Part of the show Cutting Edge in Cancer
International computer giant IBM has unveiled its vision for a "supercomputer in a sugarcube" powered by "electronic blood".
The aim is to base the design on the workings of the human brain in order to surmount some of the difficulties - delivering power and removing the excess heat - that computer engineers are currently encountering as they seek to make chips smaller and faster.
The heat problem effectively doubles the running cost of a computer, because nearly as much energy has to be spent on cooling as on computing.
Current figures suggest that just running the Internet accounts annually - in energy terms - for an equivalent amount of CO2 as the airline industry, and computing generally equates to a global spend of over $30 billion just making hot air.
But, to make processors more compact and run even faster, chips will need to shrink, partly to reduce the distances - and hence time - over which information needs to be transmitted and to pack in more processing power. Doing so, though, will intensify the present problems.
So IBM have turned to the human brain for inspiration because, despite consuming energy at the rate of only about 20 watts, the brain is, according to IBM researchers Patrick Ruch and Bruno Michel, "10,000 more dense and efficient than any computer around today."
This they put down to the fact that the brain solves several problems in one: the 3D structure of the brain makes it highly compact, and it uses a highly efficient circulatory (blood) system to deliver energy and keep the operating environment right for optimal performance of the components.
According to Michel, the brain uses "40% of its volume for function and 10% for energy and cooling." The best current computers, on the other hand, devote only about 1% to processing!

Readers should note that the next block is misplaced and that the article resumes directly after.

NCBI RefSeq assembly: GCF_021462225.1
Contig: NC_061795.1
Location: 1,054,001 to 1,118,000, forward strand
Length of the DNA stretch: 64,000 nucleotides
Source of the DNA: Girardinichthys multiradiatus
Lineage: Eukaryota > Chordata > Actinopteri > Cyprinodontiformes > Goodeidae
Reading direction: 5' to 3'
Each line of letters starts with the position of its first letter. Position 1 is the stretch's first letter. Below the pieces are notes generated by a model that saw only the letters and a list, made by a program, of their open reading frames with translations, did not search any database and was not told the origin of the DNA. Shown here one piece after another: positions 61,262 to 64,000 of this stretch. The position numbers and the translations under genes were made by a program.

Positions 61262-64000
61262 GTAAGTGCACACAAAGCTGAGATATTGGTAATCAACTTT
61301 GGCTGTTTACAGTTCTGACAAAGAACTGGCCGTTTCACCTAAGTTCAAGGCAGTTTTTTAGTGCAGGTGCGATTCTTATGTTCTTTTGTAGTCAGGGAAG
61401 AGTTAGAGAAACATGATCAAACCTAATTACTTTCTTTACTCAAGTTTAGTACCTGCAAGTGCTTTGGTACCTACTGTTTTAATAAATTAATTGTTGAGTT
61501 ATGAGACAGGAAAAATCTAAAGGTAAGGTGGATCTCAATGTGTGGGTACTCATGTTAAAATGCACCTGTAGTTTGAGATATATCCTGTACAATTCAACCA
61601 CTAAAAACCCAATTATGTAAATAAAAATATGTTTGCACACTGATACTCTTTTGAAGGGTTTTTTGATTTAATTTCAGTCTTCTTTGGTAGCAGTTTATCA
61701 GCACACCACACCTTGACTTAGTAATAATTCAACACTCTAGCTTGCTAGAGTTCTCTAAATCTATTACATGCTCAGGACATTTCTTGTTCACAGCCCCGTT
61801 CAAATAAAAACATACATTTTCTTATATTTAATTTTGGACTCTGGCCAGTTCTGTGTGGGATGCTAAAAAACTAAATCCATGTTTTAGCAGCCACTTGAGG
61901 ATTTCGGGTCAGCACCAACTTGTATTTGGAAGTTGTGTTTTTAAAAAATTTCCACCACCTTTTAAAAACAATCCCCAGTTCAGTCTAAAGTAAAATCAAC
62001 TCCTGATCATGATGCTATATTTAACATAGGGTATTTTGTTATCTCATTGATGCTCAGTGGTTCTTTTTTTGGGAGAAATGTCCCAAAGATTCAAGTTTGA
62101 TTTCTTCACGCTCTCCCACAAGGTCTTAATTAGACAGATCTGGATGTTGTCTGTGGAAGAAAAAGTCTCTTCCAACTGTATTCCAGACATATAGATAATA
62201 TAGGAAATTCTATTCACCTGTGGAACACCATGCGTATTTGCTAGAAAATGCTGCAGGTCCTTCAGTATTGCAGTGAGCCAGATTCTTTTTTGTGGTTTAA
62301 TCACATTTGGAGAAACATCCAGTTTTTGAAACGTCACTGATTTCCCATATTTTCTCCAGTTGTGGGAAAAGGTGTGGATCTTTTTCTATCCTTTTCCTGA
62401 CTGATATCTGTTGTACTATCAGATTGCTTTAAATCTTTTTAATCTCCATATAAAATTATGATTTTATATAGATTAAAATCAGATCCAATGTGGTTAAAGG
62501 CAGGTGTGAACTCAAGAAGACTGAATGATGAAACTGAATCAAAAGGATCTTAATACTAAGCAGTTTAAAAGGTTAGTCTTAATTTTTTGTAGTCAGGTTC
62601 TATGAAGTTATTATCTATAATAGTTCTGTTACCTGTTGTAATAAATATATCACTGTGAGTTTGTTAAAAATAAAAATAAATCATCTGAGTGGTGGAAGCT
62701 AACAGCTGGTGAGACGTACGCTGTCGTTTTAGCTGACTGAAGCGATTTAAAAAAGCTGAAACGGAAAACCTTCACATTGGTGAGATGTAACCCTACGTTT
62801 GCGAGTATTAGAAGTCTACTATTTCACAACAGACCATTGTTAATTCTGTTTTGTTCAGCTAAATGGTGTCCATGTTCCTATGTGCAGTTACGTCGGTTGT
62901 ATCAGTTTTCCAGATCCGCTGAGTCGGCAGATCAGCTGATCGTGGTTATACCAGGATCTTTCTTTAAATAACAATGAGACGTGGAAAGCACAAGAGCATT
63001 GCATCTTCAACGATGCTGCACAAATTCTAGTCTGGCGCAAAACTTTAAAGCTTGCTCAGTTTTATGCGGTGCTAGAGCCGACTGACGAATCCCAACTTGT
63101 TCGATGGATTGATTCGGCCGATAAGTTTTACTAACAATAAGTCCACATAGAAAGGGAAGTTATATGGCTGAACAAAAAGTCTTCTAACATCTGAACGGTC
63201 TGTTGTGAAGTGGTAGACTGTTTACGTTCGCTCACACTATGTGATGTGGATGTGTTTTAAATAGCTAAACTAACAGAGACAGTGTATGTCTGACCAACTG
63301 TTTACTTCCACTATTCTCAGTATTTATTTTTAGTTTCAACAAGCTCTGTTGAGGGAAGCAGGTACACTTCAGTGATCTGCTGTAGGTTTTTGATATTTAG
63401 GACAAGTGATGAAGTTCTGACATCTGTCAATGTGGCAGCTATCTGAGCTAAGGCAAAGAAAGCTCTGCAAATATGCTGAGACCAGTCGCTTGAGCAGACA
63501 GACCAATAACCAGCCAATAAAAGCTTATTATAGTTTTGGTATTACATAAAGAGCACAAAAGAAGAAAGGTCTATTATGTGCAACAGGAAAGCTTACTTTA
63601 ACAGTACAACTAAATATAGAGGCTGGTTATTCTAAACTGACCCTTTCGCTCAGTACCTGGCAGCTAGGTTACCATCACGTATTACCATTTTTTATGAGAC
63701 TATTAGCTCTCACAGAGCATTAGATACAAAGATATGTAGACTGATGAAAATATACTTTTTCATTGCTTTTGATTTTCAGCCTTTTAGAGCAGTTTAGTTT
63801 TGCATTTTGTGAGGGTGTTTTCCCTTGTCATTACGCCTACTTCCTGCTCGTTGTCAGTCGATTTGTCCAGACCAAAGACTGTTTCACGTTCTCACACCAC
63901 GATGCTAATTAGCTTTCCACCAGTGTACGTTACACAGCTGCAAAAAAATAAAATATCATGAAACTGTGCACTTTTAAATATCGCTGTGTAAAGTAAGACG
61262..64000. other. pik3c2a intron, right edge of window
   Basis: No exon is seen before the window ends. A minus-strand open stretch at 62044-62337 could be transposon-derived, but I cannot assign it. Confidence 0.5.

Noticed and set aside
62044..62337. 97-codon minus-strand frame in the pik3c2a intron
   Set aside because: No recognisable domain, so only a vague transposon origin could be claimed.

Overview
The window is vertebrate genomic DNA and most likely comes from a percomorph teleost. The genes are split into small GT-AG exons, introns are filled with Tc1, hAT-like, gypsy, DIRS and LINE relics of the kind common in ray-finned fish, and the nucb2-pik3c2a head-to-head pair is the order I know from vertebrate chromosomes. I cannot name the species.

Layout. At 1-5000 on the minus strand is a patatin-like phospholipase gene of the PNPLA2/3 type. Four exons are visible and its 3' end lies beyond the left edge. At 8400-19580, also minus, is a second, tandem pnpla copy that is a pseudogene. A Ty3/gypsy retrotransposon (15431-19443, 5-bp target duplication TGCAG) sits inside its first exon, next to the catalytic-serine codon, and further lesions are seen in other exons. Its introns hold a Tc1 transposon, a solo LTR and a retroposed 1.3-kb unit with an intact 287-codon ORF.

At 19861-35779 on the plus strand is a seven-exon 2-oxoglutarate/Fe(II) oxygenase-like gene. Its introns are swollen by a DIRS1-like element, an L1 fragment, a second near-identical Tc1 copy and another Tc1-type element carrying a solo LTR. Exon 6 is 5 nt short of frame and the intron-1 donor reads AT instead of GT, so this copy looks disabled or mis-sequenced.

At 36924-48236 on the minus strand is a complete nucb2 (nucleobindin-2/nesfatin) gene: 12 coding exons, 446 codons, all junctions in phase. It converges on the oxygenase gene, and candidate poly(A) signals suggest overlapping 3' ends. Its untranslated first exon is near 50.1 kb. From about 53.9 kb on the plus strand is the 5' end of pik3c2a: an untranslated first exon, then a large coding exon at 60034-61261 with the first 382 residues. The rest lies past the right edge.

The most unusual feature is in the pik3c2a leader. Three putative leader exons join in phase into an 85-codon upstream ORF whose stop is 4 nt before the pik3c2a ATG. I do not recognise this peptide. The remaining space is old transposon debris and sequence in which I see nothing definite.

Instead, Michel and Ruch propose to pile up processors like the chip equivalent of a skyscraper to boost computing power; then, they'll keep them cool by circulating a fluid - "electronic blood" - through special channels within the chips to soak up heat; and - here's the really clever bit - they'll also use the same fluid to power the chips using a chemical reaction.
Analogous to blood delivering sugar to hungry neurones, the approach being explored at IBM is to use a solution of a chemical like vanadium that can be "charged" before it is pumped into the computer.
Then, as it passes over the processor components, the vanadium alters its chemical oxidation state, releasing electrons to the transistors to power them.
The ultimate goal is to cram a super-computer that currently occupies half a football pitch into a volume the size of a sugarcube by 2060.
Nobody really knows the future but I think that computers will be required to operate at least as well as human brains work. At present we don't know how the intelligence structure works or the mechanisms involved to allow us to solve certain kinds of problems and so our intelligence cannot yet be pinned down to a mechanistic process. However, it is known that inside the neurons there are microtubules which contain very special type of pure water which may act so as to insulate the wavefunctions of quantum electrons, thus preserving their wavefunctions. The idea is that before every neuron signal occurs there are vast numbers of quantum calculations going on, whose final output either fires the neuron or doesn't (binary fashion). But exactly how this quantum computing works is very much speculation. With quantum entanglement there are obviously very many more paths in the network than is suggested by the number of neuron interconnections alone. The best people to answer this question is probably the quantum-computer designers. Does any such person read this forum? Would they like to enlighten us? However, bear in mind that even IBM doesn't know how intelligence is done, because if they did, we would have intelligent computers by now, wouldn't we. I know that some people will point out that the wavefunction above will be lost as the wavefunction comes into contact with the water molecules. Based on this objection I don't know how this quantum computer is supposed to work, but it was suggested in the first place by Professor Sir Roger Penrose after Frohlich's 1975 idea for the possibility of quantum coherence phenomena in biological systems. It requires that "for quantum coherence to occur, the energy of the biological drive must be high enough before any coherence could be comparable in size to the large-scale behaviour shown in superconductivity". Apparently "there already exists evidence of oscillations occuring at 10 exp 11Hz in such biological structures". Ref Shadows of the Mind, page 367, chapter on quantum coherence in biological systems. The book was first published in 1995 so it may well be out of date by now and further advances may well exist. woolyhead, Sat, 2nd Nov 2013